• Build times can be reduced by mass production and the efficiencies such processes generate, by increased financing, and by allotting additional yard resources and facilities to the construction contract.
12. Comments Emergency Shelter

The platform includes an isolated armored emergency shelter within its structure. This consists of four small staterooms and contains various emergency supplies.

  • Accessing the emergency shelter immediately activates an onboard emergency beacon.
  • There is no direct access between the emergency shelter and any other part of the platform.
  • The supplies and facilities within the shelter may be accessed by spacefarers in need, though extensive records of any approach and usage are kept and appropriate recompense may be reclaimed by the platform's operators.

The main control room and engineering section may not be accessed without the appropriate protocols and security clearances.

  • The platform is capable of locking itself down in an emergency.

History & Background (Dossier)[edit]

The design is representative and a large number of variants exist, particularly with regard to the allotted weapons systems, onboard electronics, and the fit out of internal spaces.

  • Sensor buoys are generally deployed in small groups, relaying data between each unit.

Distant Fringe Vessels[edit]

The Distant Fringe is said to be a far spinward-rimward area inhabited by colonists and refugees originating on Terra. The region is extremely isolated, separated from the rest of Charted Space by vast, almost uncrossable rifts that were once broached by a system of calibration Points and the use of tankers. Those few academics within Charted Space who have found references to the Distant Fringe regard it as little more than a tall tale. Likewise, many of the inhabitants of the Distant Fringe believe the existence of Charted Space to be mythical.[3]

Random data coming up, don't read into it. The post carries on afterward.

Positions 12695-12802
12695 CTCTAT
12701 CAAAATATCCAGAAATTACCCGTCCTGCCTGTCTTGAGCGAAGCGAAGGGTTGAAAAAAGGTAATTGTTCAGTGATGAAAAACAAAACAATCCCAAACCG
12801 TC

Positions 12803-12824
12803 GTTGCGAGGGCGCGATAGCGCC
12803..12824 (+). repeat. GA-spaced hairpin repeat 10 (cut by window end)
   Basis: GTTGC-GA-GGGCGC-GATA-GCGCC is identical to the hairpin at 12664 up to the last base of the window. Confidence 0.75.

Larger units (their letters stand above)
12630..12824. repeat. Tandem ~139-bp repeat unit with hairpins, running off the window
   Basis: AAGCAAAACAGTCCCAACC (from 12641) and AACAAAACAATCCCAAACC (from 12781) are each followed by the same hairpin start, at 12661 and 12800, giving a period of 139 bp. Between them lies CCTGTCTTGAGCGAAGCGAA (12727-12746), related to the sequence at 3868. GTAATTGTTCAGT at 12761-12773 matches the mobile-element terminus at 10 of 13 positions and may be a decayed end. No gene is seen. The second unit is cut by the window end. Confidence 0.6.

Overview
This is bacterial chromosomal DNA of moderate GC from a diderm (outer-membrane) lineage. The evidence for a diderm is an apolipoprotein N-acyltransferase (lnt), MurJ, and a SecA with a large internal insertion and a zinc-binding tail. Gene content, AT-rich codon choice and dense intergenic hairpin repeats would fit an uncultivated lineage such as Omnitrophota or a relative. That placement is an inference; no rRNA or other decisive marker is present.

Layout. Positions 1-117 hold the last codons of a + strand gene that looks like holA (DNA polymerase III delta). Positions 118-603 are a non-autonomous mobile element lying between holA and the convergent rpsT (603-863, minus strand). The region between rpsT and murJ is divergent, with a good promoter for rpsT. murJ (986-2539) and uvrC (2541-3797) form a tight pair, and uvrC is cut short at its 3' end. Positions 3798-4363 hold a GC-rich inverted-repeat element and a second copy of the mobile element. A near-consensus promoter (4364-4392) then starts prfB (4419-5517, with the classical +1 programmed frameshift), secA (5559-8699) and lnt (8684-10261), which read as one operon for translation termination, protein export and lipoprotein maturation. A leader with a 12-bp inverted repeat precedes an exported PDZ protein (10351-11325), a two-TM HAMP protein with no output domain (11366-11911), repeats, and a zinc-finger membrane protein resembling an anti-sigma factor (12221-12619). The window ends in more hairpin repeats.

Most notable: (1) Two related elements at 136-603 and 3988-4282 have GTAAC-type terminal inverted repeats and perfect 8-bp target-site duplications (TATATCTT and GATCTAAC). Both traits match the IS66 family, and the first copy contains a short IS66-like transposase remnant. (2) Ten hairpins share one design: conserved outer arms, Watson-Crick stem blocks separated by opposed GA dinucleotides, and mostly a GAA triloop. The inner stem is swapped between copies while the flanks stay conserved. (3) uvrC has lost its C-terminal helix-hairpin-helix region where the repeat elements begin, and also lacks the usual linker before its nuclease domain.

Vessels originating within the Distant Fringe are very rarely encountered outside of the region. However, misjumps do occur and anomalies with bizarre spacetime and Jumpspace effects exist: as such, craft of this type are not entirely unknown within Charted Space.[4]

Class Naming Practice/s & Peculiarities[edit]

Different examples of the design are known by many different names but all have very similar performance characteristics and capabilities.

Selected Variant Types & Classes[edit]

SatellitesSpace Stations:

References & Contributors (Sources)[edit]

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This article was copied or excerpted from the following copyrighted sources and used under license from Far Future Enterprises or by permission of the author.

  1. Timothy B. Brown. Fighting Ships (Game Designers Workshop, 1981), 10.
  2. Timothy B. Brown. Fighting Ships (Game Designers Workshop, 1981), 10.
  3. An unpublished factoid written by Maksim-Smelchak
  4. An unpublished factoid written by Maksim-Smelchak